Friday, 12 August, 2022
E-paper

Waterborne diseases break out in flood-hit areas

Although the country’s overall flood situation is improving, various waterborne diseases have broken out in the flood-affected areas following the recession of floodwater.

As a result of the acute crisis of safe drinking water, diarrhea, respiratory tract infections (RTI), skin diseases, and eye infections have been reported in the areas.

People are mostly suffering from diarrhoea in flood-hit areas, according to the Health Emergency Operation Centre & Control Room of the Directorate General of Health Services (DGHS).

Some 498 diarrhoea cases were reported in Sylhet, Rangpur, Chattogram, and Mymensingh divisions on Sunday.

A total of 43 RTI, 113 cases of skin diseases, and 18 cases of eye infections have been reported in the area.

At least five people drowned in the districts. Among them, four were in Netrakona and one in Lalmonirhat district.

A total of 107 people died as a result of flooding across the country during the period between May 17 and July 3.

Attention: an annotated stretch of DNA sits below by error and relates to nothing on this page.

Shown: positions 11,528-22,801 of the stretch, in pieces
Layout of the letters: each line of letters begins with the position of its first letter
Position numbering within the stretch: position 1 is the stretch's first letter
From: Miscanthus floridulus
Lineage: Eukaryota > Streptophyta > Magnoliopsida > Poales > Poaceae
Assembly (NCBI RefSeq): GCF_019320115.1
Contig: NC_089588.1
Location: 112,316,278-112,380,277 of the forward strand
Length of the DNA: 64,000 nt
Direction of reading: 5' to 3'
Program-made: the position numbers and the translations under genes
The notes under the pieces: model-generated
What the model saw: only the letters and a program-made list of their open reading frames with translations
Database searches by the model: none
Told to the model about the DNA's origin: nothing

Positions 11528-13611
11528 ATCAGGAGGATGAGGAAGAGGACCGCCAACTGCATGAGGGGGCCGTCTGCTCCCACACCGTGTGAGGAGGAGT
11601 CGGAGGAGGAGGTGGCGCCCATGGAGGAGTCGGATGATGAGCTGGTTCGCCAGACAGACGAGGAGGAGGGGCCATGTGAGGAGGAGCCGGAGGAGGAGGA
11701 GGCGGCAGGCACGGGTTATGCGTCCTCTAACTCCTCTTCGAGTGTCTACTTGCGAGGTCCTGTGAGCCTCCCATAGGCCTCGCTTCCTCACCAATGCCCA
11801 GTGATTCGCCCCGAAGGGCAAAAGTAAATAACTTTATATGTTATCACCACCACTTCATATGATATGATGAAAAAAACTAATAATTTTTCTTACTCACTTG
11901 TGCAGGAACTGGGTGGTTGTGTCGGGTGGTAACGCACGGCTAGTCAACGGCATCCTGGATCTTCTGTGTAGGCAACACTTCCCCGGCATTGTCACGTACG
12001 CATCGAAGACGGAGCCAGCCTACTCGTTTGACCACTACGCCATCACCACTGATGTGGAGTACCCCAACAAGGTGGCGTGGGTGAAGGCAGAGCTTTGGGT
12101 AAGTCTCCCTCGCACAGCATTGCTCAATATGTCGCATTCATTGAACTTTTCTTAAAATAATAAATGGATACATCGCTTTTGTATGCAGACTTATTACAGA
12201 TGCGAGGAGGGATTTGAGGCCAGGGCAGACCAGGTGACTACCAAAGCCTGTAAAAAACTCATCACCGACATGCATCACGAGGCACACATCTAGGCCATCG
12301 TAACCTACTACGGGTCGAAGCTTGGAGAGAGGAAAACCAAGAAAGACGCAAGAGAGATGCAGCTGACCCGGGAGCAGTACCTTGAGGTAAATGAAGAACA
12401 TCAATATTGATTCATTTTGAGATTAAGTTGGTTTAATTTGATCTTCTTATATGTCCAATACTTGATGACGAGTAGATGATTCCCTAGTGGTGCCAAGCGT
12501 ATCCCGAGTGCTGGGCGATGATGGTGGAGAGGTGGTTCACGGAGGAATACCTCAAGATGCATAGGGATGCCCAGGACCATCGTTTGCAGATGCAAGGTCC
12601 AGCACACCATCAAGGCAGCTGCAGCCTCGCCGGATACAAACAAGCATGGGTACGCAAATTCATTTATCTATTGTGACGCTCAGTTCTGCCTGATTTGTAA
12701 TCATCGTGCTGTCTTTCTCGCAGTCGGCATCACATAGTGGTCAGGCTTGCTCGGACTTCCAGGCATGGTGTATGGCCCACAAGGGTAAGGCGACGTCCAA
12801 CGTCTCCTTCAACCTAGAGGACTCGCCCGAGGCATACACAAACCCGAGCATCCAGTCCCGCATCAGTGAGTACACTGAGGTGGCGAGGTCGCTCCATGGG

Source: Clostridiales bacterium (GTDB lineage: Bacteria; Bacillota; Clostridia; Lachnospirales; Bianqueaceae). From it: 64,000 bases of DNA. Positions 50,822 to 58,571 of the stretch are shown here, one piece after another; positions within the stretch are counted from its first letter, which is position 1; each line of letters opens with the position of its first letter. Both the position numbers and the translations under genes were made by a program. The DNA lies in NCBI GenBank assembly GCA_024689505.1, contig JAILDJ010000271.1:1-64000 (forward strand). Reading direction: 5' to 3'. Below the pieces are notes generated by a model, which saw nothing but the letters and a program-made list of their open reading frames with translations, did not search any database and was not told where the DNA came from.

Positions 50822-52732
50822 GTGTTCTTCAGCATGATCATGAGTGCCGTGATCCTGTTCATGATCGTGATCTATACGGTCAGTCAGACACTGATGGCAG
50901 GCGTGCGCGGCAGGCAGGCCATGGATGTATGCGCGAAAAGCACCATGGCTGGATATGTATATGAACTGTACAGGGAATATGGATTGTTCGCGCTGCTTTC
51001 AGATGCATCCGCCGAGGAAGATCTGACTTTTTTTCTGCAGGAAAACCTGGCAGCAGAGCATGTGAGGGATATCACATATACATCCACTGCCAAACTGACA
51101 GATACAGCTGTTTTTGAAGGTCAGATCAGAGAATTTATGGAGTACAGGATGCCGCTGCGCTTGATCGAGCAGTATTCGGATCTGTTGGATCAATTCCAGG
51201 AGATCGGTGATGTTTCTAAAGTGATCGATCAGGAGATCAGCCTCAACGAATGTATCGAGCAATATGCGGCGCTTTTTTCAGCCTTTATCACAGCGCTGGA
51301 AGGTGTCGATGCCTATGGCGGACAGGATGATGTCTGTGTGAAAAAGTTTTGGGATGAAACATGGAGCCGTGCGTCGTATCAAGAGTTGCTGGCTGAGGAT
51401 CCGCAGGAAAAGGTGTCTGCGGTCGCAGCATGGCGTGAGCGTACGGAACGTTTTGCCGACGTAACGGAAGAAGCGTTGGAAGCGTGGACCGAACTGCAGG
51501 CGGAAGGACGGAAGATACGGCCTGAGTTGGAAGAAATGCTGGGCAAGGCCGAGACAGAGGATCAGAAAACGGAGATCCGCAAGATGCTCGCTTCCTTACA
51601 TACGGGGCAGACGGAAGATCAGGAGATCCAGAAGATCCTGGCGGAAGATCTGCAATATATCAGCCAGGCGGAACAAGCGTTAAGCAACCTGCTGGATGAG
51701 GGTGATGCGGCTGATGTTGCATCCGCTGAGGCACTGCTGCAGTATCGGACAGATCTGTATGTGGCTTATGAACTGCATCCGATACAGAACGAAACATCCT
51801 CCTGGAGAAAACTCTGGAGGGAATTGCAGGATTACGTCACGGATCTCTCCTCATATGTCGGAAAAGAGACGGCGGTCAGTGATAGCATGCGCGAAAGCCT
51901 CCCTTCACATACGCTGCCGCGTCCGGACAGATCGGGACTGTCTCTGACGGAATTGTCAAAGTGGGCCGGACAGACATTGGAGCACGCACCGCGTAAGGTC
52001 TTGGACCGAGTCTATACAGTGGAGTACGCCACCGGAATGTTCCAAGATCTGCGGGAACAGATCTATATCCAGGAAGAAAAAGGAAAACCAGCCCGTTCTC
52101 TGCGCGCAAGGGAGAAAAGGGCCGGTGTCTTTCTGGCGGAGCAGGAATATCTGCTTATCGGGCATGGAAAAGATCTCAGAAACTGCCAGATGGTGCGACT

Since the onset of the floods, 2,047 medical teams have been working in the flood-affected area. They are providing food, saline, and medicine to flood-affected people.

Three rivers were flowing above the danger level at four points in three districts on Monday, according to the Flood Forecasting and Warning Center (FFWC).

"The Brahmaputra River is in a falling trend, while the Jamuna River is in a steady-state, which may continue in the next 24 hours. The major rivers in the northeastern region of the country are in a falling trend except for the Kushiyara, which may continue in the next 24 hours," forecasted FFWC.

"The Padma river is in a rising trend, which may continue rising in the next 24 hours. Flood situation in Sylhet, Sunamganj, and Netrakona districts may improve in the next 24 hours," it said.           Meanwhile, Sylhet has experienced the highest rainfall in June in 62 years, according to Met office data.

Nearly 1,456mm of rain has been recorded in the whole month, which is about 78% higher than the average rainfall.

The experts blamed climate change for the recent surge in rainfall in Sylhet.

Saeed Ahmed Chowdhury, a senior meteorologist at the Sylhet Meteorological Office, told reporters that this is the first time Sylhet has witnessed such rainfall in June since 1956.

"It has rained for 28 days in June, which is unusual. The highest rainfall of 303.8mm in a day was recorded on June 16," he said.